Friday, December 28, 2007

Adverse drug reactions

Allergy to medicines 'is killing thousands' - Article in the Time Online on 27 December 2007 by David Rose.

Nearly 3,000 patients have died in the past three years as a result of taking medicines intended to help them, official figures show. Thousands more have been hospitalised after suffering harmful side-effects or serious allergic reactions to prescription drugs and other medications.

Drugs most commonly implicated in adverse reactions include low-dose aspirin, diuretics, the anticoagulant drug warfarin and other nonsteroidal antiinflammatory drugs. The most common problem associated with these medications is gastrointestinal bleeding, which can be fatal. But many of the reactions were likely to be because of incorrect dosages or known interactions of the drugs and as such were avoidable, research suggests.

Teresa Innes, 38, lapsed into a coma in September 2001 after a surgeon at Bradford Royal Infirmary prescribed a drug containing penicillin as she was about to undergo a routine procedure to drain fluid from an abscess on her thigh. Despite wearing a red allergy band on her wrist and medical notes giving warning about her acute aversion to the antibiotic, Mrs Innes was given the drug Magnapen, which staff did not realise contained penicillin.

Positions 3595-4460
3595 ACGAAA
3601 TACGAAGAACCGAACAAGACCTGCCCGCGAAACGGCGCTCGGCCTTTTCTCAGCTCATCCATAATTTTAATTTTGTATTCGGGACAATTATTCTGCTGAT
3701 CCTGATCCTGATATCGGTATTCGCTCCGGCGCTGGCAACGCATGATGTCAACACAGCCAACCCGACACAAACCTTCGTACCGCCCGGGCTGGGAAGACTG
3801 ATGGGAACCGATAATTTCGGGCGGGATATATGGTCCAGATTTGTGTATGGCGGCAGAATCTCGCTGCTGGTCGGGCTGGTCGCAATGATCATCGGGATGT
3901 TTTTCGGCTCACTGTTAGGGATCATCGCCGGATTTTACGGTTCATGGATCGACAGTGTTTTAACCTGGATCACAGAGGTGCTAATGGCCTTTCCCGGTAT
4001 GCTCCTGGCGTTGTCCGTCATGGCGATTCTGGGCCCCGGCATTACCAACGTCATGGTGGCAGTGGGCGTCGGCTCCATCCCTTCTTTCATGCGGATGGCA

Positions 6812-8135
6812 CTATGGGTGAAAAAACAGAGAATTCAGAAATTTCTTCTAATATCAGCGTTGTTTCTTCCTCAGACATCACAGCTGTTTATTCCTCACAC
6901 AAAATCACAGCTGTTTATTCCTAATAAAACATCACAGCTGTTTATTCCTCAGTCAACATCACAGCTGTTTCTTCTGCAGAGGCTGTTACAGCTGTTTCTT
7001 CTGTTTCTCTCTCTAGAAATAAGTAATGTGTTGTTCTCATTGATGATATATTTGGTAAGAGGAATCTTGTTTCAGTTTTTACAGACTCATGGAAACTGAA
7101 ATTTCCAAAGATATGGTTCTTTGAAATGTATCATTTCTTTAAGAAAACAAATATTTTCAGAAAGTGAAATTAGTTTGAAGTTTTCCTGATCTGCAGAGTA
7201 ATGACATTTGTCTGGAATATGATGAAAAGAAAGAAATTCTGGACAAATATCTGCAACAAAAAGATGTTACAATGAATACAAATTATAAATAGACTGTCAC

The former care worker suffered an-aphylactic shock, which stopped her heart for 35 minutes, resulting in permanent brain damage. She was left in a persistent vegetative state from which she never recovered. She died two years later.

This is a good example of how complex it is for someone to become competent in a task. In this case it seems likely that everyone knew about Teresa's allergy, but did not have deep enough knowledge of the drug. Given the number of drugs used in health care this is hardly surprising. Some form of job aid could probably help, if people would use it in practice.

Andy Brazier

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